where is a parameter that controls how aggressively the government increases the taxes in response to the crisis.23
Our second experiment, which we label "Delay" , aims at retaining the long-run benefits of structural reforms without imposing the short-run costs in terms of deflation. Thus, we interpret this experiment as isolating the wealth effect associated with expectations of higher permanent income at the ZLB.
When the crisis hits, the government (credibly) announces that it will implement structural reforms when the ZLB stops binding
The Delay rule differs from the New Deal rule because the permanent change in the tax needs to be consistent with the final steady state. Therefore, the coefficient is constrained to be equal to .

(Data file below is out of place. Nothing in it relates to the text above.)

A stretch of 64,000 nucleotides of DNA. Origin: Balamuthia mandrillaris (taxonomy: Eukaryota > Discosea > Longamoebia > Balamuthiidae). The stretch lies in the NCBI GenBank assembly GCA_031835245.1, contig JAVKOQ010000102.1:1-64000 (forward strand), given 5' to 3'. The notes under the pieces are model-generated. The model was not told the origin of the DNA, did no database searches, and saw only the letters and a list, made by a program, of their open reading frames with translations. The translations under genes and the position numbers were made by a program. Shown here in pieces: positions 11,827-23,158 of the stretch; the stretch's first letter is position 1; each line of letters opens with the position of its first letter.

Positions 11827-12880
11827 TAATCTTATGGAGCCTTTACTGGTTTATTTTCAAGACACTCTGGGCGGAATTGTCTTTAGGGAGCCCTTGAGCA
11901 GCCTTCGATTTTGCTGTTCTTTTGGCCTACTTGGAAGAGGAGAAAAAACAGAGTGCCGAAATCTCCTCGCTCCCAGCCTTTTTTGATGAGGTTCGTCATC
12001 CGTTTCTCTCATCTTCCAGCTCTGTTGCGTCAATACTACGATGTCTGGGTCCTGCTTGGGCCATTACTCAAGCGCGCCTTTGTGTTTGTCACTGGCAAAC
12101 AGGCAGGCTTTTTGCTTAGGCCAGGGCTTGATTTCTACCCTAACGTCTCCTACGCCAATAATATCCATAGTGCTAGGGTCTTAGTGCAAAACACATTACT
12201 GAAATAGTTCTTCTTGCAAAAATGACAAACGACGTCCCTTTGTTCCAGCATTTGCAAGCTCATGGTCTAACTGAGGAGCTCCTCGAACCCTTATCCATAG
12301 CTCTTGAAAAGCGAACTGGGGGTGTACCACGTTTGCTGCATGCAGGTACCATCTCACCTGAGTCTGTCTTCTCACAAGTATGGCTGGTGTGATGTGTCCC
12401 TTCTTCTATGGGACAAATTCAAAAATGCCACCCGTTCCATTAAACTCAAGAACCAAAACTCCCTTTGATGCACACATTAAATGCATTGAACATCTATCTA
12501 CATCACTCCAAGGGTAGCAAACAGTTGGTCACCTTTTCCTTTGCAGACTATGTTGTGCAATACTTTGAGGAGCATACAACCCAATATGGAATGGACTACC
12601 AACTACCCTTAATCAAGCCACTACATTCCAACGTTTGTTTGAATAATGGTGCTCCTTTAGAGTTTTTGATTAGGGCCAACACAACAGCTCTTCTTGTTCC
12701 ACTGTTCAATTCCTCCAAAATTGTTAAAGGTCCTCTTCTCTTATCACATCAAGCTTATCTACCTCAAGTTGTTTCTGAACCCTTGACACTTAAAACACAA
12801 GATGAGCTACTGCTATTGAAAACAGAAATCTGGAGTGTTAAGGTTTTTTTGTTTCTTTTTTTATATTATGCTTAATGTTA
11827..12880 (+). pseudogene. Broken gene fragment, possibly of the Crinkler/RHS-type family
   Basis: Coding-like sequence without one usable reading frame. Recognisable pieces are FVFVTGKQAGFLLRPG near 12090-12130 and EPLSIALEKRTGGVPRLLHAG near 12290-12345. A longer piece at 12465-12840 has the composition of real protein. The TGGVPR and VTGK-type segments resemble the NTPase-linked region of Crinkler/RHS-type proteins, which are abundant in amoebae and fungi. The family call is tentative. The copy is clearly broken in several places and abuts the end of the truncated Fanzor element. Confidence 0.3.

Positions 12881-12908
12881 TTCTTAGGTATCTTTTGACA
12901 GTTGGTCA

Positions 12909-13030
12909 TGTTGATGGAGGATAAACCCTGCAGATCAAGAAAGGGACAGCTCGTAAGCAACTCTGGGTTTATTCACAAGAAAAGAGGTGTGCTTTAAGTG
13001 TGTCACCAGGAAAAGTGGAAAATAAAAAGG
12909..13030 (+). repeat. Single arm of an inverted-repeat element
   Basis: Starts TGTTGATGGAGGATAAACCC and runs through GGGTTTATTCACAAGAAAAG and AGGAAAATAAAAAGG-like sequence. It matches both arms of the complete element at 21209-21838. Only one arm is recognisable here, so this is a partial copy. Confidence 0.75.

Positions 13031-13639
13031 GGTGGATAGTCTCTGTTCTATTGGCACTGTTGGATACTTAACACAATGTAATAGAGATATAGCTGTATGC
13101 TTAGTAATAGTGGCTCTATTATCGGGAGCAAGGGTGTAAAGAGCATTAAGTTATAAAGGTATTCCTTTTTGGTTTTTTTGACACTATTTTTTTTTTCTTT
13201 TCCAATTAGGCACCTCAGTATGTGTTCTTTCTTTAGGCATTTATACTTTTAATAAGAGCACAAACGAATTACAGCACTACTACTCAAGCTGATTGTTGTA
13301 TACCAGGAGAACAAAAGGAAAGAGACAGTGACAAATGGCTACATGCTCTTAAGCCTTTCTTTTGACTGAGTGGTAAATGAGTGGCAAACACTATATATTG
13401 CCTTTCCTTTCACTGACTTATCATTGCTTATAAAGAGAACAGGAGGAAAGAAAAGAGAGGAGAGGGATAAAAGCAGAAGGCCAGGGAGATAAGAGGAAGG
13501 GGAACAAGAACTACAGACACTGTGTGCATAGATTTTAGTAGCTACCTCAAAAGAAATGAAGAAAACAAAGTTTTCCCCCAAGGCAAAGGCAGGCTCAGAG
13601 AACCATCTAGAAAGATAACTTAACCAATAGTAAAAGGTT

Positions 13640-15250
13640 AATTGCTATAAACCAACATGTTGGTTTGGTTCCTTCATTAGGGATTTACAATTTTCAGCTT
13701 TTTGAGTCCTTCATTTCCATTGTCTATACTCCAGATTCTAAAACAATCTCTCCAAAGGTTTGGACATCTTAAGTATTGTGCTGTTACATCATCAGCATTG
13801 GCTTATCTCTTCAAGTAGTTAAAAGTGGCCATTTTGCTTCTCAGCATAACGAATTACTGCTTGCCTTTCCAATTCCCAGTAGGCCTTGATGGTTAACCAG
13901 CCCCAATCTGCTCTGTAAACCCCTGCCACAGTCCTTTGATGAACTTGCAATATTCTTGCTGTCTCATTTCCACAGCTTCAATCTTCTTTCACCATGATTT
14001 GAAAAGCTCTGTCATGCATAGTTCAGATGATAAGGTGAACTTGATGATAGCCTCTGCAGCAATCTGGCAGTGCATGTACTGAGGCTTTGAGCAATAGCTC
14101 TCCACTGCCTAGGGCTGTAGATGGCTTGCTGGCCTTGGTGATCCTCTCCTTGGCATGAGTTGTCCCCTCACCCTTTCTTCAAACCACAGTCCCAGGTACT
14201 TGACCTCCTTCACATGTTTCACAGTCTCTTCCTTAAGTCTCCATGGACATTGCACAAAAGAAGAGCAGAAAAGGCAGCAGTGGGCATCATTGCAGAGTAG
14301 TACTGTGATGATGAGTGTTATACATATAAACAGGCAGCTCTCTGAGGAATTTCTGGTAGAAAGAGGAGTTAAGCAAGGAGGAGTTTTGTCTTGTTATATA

The idea that news about future supply increases may stimulate subdued aggregate demand in an economy facing a liquidity trap is not new. In their discussion about the Japanese ZLB experience of the late 1990s, Krugman (1998) argues that an expected drop in productivity due to population aging contributed to the persistence of the ZLB, while Rogoff (1998) suggests that future productivity gains ought to be the solution to the ZLB constraint. More recently, Fernandez-Villaverde et al. (2012) formalize this argument in a two-period New-Keynesian model. Our Delay policy can be interpreted as a state-contingent application of these arguments.
Figure 9: Disentangling the Effects of Reforms in Crisis